Spaghetti Western

The notion of manly Christianity just seems so Western, so Davey Crockett American.  I just can’t imagine it has always been thus.  Again to the Orthodox Holy Week, which are probably the oldest recorded services in Christendom, miraculously consistent with Christianity’s earliest days. And here we see great honor bestowed on a woman, a woman who teaches us how to worship.   And the veneration of women does not stop there.  Several of the feast days that follow Easter are dedicated to women.  And, of course, the Protestant-dreaded Marian doctrines of Catholic and Orthodox faiths were of huge importance in the life of the ancient church, as they are today.  

Has Western, Protestant Christianity REALLY gotten back to the true manly meaning of Christianity by wiping itself clean of the Mother of God, highly honored from the earliest breaths of our Faith?  A Faith that was so entirely counter-cultural as to list Christ’s geneology through his female ancestors in one Gospel.  So as to say there is no male or female in Christ, that all are welcome.  So as to say we should come to Jesus as Children, who at the time were seen more as nuisances than Facebook photo ops. 

This peculiar, liberating, counter-cultural, enduring thing that I’m a part of, by the Grace of God, mustn’t be masculine or feminine.  It is Trinitarian, cosmically relational, a Mother Hen and a scrawny shepherd.  A caring Father and weeping Mother.  It is I AM.  

There seems so much more to say than this on the subject.  Maybe I’ll follow up with some more later.

Thursday, January 19, 2012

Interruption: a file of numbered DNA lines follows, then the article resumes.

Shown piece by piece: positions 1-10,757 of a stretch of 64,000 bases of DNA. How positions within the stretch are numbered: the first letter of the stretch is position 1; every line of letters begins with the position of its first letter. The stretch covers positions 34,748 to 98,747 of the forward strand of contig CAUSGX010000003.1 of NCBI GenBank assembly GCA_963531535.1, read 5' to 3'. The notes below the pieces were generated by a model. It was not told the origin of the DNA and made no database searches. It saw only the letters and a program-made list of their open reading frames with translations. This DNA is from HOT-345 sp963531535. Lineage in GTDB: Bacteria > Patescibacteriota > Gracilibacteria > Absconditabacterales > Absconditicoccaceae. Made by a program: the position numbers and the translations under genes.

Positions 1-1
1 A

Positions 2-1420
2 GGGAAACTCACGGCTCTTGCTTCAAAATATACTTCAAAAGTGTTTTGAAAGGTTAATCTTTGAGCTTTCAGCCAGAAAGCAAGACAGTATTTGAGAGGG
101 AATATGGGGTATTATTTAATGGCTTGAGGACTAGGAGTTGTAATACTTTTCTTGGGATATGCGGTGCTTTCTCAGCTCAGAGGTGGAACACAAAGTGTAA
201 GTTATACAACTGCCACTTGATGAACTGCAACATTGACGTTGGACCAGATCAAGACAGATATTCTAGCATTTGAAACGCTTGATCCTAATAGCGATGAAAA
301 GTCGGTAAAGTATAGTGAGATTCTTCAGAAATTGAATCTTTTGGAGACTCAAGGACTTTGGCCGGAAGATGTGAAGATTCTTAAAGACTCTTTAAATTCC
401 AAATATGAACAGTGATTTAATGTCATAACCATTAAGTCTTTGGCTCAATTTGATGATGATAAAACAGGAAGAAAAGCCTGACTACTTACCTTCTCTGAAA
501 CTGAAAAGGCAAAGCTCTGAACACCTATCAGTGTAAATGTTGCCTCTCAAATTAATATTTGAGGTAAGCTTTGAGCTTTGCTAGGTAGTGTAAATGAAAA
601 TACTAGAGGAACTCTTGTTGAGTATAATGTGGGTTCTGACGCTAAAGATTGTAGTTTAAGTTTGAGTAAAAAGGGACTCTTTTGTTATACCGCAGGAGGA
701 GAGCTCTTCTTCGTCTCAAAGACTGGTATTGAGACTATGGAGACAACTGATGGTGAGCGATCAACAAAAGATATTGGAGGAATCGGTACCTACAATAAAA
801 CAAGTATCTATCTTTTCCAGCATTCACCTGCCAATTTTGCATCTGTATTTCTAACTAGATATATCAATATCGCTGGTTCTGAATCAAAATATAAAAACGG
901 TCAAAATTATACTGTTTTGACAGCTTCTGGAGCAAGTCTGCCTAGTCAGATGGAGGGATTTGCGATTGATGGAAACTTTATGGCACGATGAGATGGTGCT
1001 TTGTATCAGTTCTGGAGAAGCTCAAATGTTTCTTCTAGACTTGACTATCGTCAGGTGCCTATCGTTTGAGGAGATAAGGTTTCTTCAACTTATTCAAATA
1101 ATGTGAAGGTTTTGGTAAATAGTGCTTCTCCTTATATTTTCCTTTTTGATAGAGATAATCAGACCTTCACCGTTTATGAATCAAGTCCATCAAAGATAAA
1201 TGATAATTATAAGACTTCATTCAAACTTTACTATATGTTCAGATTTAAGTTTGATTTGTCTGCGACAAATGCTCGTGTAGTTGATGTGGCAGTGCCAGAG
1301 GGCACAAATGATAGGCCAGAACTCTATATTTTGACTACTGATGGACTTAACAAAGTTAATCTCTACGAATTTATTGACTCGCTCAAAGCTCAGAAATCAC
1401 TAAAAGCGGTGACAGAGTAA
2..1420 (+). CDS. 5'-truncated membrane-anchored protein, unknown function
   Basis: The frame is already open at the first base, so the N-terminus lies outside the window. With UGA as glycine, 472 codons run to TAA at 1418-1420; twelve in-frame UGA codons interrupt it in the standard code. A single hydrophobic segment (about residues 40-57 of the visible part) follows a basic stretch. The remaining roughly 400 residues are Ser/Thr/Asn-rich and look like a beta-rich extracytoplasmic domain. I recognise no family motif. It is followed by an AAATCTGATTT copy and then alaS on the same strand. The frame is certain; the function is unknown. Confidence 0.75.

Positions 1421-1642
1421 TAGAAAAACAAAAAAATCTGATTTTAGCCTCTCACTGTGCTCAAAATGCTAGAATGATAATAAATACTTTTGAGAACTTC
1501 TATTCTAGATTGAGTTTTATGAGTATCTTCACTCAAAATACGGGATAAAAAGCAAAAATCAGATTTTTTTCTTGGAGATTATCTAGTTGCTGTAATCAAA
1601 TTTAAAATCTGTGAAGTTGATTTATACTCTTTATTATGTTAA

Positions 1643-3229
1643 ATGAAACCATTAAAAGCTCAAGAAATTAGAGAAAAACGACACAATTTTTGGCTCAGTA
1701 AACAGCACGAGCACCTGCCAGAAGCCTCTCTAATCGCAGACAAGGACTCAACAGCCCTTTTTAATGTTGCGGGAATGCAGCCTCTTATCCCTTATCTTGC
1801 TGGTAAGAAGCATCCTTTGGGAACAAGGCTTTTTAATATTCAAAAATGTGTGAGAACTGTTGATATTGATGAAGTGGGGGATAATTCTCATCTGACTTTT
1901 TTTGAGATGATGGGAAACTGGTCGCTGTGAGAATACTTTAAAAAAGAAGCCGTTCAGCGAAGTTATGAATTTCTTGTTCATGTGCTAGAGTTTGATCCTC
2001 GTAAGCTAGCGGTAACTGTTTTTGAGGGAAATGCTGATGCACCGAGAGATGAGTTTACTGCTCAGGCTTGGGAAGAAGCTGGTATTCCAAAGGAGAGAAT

The Greatest

Happy 70th Birthday to Muhammed Ali.  Here's an excerpt from from a memoir project I've been working on with my Dad.  Interestingly, he's had several encounters with Mr Clay / Ali.

....On one such business trip, my manager and I were traveling in first class and our seats happened to be right behind a very familiar face - the great boxer Muhammad Ali.  I'd always assumed that most celebrities fly first class to be left alone.  However, only a few minutes after we were airborne, "The Greatest" turned around and asked us if we wanted to hear some of his poems - a hilarious question from a guy that was known to everyone!  Here was the former heavyweight champion on his way to recapturing his title and suddenly was kneeling on his seat to face us, reciting his poetry.  He entertained us for a long time with all kinds of other crazy stuff - more poems, predictions of greatness to come, and exactly how he was going to knock out his opponents to regain his heavyweight crown.  Eventually, he moved to the tourist class behind us where he did the same thing for the passengers there. 

Interestingly, this was not my first run-in with the boxer.  A few years earlier, when he was not yet champion and still went by Cassius Clay, I had seen his big bus outside a restaurant/bar in Sacramento.  Naturally, I wanted to see him, and needed to make a visit to the restroom anyway.  Once inside the restaurant, I did not see any sign of him and assumed he had left.  But on the way into the men's room I literally crashed into him as he was leaving.  He was huge and all muscle, and knocked the wind out of me.  He gently apologized for the inadvertent collision and went back to entertaining the bar patrons. 

I was to see Ali one more time, many years past his boxing prime. He had been secretly chosen to be the torch bearer to light the Olympic flame at the Opening Ceremony of the Olympic Games of 1996 in Atlanta.  He stood just thirty feet from our section and my wife, Evelyn and I watched as this now weakened and ill athlete struggled to control his shaking hands to lift the torch that would light the massive Olympic flame.  The occasion was so sad, but also strangely encouraging and undoubtedly unforgettable for the eighty-thousand people there to witness it, along with millions watching around the globe.